I was just talking to Jexx about something I had been thinking about.
When I think about people's reactions to someone having AD/HD, it's really "no big deal." Meaning, it's common, out there, dealt with, etc. Pretty much the same as depression. Folks find out you have it, they commiserate, hope you get better and/or get it treated properly. As if there wasn't a chance for it to NOT be treated well.
Folks find out you have bipolar disorder, the dreaded manic depression (or even worse, any of the schizophrenic disorders), and there's that HUSH that falls in between you, in the gaps of your conversation. Then it's all hushed tones, and I'm sorrys, and things like that. Sometimes, you become a pariah. Other times, it just isn't mentioned again, ignored like the large pink elephant in the middle of your living room.
I just think of bipolar as a similar thing, a brain chemistry thing that needs to be controlled in some way, a medical issue. Like depression or ad/hd or diabetes. Sure, they all have different ramifications (I am not a complete ignoramus! Really! *grin*), but I don't see any sort of stigma in my relationships with a person who has that sort of challenge.
Other people, obviously, feel differently. But they shouldn't. Because I am right. Most of the time. Just ask Ralphie
Posts: 1545 | Registered: May 2002
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See, I'm the opposite, if someone tells me they're depressed, I get all worried. But my friend just told me he was bipolar and I was just sort of like, "That's nice, glad you're getting treated, so, what's up?" I didn't really realize it was a big deal, I guess.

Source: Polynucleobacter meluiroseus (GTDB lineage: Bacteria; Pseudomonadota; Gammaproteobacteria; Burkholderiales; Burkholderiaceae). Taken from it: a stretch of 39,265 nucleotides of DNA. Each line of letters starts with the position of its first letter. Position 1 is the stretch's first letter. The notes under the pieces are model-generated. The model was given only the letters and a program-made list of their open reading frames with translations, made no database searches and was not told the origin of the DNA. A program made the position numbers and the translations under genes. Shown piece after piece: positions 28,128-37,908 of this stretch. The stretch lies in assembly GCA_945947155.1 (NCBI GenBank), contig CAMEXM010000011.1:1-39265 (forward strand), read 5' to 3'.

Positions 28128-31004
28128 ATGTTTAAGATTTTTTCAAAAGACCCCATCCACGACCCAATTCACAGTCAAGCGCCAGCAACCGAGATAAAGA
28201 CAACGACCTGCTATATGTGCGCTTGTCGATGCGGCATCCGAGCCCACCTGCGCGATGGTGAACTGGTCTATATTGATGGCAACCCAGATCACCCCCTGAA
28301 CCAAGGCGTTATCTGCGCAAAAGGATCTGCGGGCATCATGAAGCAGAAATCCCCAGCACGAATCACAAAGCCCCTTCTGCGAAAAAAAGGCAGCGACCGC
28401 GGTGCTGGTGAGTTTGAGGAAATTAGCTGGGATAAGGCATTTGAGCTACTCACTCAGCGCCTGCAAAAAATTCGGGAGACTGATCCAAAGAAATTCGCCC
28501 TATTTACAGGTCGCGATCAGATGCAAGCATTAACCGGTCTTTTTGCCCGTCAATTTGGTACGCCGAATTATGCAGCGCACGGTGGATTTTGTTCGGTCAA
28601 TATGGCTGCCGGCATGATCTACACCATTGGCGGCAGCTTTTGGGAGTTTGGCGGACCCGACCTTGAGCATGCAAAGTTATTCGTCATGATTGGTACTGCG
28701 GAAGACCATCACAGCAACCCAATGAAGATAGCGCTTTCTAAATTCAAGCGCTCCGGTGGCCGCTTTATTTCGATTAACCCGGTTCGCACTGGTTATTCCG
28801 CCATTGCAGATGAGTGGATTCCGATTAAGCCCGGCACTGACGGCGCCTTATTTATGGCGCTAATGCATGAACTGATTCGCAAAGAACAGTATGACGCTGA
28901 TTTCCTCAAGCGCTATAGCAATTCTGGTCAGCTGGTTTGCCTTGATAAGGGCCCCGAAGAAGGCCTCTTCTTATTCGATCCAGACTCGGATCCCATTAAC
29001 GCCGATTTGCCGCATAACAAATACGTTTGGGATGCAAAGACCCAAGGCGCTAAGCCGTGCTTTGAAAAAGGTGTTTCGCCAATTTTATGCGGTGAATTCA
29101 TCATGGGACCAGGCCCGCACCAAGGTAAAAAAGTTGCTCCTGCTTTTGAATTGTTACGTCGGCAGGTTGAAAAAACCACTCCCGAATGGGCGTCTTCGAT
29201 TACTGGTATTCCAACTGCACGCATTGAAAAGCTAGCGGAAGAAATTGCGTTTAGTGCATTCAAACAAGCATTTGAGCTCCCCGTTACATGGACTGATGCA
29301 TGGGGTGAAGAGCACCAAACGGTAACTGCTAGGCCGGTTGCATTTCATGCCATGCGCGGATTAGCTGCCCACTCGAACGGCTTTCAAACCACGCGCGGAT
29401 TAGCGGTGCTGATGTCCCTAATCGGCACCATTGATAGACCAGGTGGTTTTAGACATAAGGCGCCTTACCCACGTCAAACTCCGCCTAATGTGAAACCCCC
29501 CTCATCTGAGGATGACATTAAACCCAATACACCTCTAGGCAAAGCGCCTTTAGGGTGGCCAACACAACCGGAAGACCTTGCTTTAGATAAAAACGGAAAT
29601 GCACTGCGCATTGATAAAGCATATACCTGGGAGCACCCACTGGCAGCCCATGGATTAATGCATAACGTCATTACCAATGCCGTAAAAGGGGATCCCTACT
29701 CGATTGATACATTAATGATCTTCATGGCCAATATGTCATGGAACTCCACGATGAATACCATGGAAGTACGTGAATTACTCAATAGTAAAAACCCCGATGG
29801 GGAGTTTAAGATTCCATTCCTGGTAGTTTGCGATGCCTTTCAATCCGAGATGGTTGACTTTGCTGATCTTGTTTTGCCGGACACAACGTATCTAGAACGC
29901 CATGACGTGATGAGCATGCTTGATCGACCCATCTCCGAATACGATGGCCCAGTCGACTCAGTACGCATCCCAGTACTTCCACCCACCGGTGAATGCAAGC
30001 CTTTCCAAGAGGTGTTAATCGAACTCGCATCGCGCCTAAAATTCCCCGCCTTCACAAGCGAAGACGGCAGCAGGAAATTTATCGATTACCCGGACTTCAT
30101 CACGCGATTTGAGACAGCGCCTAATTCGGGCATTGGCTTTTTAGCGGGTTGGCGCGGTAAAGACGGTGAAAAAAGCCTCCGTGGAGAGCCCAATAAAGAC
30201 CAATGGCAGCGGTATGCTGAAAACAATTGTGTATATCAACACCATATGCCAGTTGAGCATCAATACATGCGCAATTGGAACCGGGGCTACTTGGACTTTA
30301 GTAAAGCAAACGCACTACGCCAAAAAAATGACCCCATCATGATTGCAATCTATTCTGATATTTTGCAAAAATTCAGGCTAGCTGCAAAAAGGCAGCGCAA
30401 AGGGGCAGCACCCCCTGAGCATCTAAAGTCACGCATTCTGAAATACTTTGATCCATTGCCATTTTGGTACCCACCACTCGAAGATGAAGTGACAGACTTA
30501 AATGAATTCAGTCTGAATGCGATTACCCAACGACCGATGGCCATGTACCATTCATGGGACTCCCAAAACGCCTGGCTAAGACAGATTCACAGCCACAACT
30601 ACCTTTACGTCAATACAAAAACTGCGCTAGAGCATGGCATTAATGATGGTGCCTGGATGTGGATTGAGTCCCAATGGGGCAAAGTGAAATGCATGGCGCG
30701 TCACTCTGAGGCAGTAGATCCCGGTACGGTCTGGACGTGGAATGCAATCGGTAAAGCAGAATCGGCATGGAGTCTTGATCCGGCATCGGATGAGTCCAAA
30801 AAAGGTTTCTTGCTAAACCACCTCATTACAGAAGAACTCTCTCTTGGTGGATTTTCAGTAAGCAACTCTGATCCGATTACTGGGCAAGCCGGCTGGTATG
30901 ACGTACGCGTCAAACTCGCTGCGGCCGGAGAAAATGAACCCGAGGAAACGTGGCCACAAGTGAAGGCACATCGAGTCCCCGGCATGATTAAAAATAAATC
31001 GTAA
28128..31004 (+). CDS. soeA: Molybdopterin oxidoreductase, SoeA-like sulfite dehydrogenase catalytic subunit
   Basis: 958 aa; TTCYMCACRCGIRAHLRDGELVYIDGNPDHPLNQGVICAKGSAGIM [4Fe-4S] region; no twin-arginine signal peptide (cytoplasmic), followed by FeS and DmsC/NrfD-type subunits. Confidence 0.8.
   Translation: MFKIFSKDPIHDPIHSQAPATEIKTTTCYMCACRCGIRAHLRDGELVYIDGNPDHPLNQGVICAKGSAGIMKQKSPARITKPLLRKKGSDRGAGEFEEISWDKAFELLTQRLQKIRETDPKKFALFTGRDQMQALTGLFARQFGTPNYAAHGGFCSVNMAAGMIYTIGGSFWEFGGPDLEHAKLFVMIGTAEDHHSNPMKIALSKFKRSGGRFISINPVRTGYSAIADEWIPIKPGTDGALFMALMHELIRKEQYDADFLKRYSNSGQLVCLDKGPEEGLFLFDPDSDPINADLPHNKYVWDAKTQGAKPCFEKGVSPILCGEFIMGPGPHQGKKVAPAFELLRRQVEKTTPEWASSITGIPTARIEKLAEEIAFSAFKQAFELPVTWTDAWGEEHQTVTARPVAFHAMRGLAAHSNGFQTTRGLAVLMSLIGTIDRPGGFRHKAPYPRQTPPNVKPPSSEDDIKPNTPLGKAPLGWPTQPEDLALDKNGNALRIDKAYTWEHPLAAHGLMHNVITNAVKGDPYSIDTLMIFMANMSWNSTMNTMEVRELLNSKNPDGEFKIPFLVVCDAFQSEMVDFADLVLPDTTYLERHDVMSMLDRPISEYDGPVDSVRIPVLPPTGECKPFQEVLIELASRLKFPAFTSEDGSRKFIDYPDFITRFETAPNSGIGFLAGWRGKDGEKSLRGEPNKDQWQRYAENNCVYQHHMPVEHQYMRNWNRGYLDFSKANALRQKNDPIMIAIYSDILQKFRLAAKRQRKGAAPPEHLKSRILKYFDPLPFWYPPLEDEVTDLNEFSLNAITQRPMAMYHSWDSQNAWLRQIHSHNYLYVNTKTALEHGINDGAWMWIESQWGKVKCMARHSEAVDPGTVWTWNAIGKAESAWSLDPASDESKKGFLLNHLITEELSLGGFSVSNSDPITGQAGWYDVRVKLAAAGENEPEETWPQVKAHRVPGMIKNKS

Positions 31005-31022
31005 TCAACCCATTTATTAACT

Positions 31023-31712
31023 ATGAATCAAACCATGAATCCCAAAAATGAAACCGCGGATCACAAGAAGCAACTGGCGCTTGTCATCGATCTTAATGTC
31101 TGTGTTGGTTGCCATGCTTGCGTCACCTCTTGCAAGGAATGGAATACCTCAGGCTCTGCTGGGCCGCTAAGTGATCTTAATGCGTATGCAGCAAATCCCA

Posts: 4655 | Registered: Jan 2002
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Mac, you are right. I don't think that it is necessarily confined to mental disorders either. Anytime you drop a bomb on someone, often that is the effect.
When my friend, Chuck, was diagnosed with HIV years ago, he chose to tell us it was cancer. At the time AIDS had a huge stigma attached to it. Not enough was known about it.
I remember, at the time, wondering whether or not to even be around him when it was finally disclosed that he did not have cancer. That was a "hush" that I never disclosed to him. Be assured, I decided to make the best of the time we had left together, however.
Some things are better left unsaid, at least until such time as they are worked out in the listner's head.
In my experience, that "hush" only comes when people make a big deal out of having any disorder. If you tell someone "I'm bipolar" in the same tones that you tell them "I have cancer," they're going to fall silent.
If you break the news -- if you feel like doing so at all -- by laughing casually about it, like "I would probably find this funnier if I weren't clinically manic-depressive," they'll take the hint and not be too concerned on your behalf.
The way you carry and present yourself is reflected in the reactions of your peers.
Posts: 37449 | Registered: May 1999
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